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foods to eat for anxiety

What to Eat When You Have Anxiety

foods to eat for anxiety

What to Eat When You Have Anxiety

Food can impact mood in profound ways — here, nutrients that help support your mental health.

Even in a “normal” year, life can be stressful enough. Add to that an ongoing pandemic — and jitters around reemerging — and anxiety levels are reaching new highs. And while there are many treatments for anxiety, research has shown that only 50 to 60 percent of people respond well to medication and psychotherapy.

One coping method you may not have considered: your diet. What we eat affects more than just our bodies; it also affects our brain health, primarily in how it influences the health of our microbiome — aka the gut, which is sometimes referred to as the second brain. (To read more about how gut health impacts overall well-being, go here). Even if you don’t have an anxiety disorder, you probably intuitively understand that there is a connection between what you put on your plate and how you feel.

Below, nutrients that nurture your gut health and in doing so, help support your mood and lessen anxiety.

FIBER

Dietary fiber can be obtained from fruit, vegetables, beans, nuts, seeds, legumes, lentils and healthy whole grains. The process of breaking down dietary fiber by bacteria is called “fermentation,” and fermentable dietary fiber promotes the growth of “good” gut bacteria. Happy gut, happy mood. Fiber-rich foods include:

  • Broccoli
  • Brussels sprouts
  • Artichokes
  • Beans
  • Macadamia nuts
  • Bananas
  • Berries
  • Carrots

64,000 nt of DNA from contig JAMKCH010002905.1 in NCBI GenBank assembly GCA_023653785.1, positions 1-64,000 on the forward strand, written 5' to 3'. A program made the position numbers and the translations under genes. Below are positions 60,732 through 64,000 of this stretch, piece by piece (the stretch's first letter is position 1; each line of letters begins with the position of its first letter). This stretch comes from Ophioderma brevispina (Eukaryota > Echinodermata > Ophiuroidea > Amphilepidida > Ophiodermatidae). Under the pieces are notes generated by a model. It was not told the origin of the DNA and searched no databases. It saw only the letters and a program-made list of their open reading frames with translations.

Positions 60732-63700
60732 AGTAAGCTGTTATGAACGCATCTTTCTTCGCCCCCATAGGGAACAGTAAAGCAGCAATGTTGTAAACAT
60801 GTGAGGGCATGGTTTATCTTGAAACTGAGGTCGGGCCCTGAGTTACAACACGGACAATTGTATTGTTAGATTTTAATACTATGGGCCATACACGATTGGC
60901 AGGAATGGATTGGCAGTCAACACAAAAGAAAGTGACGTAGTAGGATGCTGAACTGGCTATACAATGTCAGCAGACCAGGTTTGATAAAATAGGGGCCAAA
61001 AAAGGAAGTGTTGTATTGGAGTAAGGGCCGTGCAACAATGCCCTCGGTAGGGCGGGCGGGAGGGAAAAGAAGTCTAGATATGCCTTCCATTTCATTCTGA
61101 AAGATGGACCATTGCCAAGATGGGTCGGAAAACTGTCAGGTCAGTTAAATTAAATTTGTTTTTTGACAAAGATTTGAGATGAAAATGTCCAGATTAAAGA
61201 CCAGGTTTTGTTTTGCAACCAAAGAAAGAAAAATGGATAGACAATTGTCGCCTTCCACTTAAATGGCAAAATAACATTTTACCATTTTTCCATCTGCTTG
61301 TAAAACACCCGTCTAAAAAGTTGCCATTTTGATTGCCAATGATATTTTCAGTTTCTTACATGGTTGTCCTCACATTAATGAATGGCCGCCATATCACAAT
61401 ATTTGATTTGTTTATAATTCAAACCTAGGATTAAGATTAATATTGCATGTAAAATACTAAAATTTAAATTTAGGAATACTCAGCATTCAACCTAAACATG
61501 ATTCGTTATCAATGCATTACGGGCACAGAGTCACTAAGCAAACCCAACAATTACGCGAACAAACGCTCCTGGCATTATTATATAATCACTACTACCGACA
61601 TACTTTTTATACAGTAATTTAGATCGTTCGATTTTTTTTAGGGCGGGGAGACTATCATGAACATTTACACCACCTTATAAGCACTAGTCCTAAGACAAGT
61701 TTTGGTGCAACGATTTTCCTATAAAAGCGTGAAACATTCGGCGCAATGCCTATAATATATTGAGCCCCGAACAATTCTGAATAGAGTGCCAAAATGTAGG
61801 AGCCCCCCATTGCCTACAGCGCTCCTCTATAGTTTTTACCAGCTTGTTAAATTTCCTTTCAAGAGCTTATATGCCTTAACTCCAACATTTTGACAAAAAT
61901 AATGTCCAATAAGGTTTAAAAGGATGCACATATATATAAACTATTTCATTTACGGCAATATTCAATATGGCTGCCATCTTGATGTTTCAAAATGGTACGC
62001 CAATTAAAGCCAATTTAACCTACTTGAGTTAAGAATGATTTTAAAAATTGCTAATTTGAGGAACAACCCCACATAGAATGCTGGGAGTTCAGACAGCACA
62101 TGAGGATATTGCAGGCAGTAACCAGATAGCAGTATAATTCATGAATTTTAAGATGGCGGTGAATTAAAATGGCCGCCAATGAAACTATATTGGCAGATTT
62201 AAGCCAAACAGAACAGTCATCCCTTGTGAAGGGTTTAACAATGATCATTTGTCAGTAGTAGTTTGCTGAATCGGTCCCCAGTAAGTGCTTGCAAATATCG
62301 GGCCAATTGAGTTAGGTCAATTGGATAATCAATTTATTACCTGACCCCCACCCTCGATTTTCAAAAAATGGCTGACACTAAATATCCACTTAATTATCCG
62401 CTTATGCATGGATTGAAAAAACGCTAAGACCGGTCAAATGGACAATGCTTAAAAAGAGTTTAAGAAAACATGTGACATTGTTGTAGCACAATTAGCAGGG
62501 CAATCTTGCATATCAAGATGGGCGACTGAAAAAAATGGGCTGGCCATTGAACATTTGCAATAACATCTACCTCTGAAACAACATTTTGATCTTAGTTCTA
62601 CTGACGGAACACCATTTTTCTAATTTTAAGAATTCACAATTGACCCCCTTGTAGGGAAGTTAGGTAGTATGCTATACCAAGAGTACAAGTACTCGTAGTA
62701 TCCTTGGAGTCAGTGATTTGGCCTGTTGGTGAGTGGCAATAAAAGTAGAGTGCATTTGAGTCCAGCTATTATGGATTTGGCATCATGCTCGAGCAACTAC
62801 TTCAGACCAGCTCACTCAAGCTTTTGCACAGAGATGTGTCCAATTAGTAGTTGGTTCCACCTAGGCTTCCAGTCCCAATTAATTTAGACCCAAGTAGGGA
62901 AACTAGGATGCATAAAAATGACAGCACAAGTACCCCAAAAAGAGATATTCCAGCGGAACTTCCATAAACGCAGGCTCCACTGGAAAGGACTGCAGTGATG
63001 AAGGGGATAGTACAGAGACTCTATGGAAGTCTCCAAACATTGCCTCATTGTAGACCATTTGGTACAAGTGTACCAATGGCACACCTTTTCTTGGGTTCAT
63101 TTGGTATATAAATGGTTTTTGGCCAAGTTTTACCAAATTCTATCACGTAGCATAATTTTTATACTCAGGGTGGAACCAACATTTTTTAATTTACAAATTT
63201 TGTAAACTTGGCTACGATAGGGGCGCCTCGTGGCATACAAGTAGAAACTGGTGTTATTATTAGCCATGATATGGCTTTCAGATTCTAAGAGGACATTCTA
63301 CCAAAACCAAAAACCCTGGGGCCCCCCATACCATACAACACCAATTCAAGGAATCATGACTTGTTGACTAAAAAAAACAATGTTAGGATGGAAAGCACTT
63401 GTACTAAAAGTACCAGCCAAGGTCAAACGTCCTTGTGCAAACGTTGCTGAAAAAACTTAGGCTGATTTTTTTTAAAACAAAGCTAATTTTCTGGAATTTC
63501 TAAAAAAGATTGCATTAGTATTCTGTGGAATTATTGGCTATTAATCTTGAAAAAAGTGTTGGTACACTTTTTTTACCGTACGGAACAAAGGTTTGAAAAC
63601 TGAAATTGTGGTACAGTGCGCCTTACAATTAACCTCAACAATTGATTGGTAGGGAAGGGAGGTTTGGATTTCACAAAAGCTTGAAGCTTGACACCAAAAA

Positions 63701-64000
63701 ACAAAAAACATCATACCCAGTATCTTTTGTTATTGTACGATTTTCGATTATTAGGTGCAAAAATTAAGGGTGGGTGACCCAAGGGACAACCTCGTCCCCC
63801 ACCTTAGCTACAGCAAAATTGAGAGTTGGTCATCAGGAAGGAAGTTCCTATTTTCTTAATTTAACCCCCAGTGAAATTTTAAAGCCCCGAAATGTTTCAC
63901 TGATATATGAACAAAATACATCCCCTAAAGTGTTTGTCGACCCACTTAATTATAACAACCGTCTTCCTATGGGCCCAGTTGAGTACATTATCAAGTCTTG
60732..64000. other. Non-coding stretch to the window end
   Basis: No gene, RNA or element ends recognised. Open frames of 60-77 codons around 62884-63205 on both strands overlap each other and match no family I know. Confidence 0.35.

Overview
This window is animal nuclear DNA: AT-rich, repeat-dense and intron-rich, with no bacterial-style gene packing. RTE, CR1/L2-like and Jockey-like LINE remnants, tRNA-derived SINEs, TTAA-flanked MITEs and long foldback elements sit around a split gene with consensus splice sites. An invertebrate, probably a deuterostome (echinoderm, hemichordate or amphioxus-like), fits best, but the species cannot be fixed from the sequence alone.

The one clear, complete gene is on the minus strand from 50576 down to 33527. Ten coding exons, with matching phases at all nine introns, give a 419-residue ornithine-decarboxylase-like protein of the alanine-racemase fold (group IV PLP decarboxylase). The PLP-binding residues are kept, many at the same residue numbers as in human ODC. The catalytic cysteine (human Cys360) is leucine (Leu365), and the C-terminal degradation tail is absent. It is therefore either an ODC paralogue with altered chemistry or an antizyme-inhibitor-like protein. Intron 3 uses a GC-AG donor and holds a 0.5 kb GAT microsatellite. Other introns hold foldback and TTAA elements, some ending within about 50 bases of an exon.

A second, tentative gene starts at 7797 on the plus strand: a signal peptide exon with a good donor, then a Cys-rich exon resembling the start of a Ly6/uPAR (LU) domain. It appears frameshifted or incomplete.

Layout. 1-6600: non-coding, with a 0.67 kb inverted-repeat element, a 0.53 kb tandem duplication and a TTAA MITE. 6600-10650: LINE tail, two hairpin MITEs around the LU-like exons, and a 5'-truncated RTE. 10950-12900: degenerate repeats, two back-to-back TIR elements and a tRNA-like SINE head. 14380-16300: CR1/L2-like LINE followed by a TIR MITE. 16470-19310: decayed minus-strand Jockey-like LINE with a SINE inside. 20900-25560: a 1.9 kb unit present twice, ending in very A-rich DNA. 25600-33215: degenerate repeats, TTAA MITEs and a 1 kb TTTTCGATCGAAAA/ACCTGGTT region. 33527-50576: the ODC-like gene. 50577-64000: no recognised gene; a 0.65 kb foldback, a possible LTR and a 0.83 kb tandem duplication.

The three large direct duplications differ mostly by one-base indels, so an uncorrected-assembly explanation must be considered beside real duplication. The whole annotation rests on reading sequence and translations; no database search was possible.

OMEGA 3s

The reduction in anxiety caused by omega-3s (a.k.a. healthy fats) is thought to occur via anti-inflammatory and neurochemical mechanisms that affect the brain. A 2018 study found that, specifically, the more omega-3 fatty acid eicosapentaenoic acid (EPA) people consumed, the less anxiety they experienced. The study also found that a higher ratio of omega-6s to omega-3s led to increased levels of anxiety, which is why we should avoid processed vegetable oils, which are high omega-6’s. Omega 3-rich foods include:

  • Salmon
  • Sardines
  • Mackerel
  • Algae
  • Flax seeds
  • Chia seeds

PROBIOTICS

Fermented foods are a great source of live bacteria (probiotics) that can enhance healthy gut function and decrease anxiety. Most of our serotonin, the happy hormone, is produced in the gut. Probiotics also support brain health by producing chemical by-products and bioactive peptides that may protect the nervous system, by suppressing the stress response through the HPA-axis and neurotransmitters and by increasing levels of “brain tissue builders” such as brain-derived neurotrophic factor, gamma-aminobutyric acid and serotonin. Probiotic-rich foods include:

  • Plain Dairy or Non-Dairy Yogurt (with live active cultures)
  • Kombucha (try to find one without added sugar, as sugar kills the probiotics)
  • Miso
  • Tempeh
  • Apple-cider vinegar
  • Plain kefir
  • Sauerkraut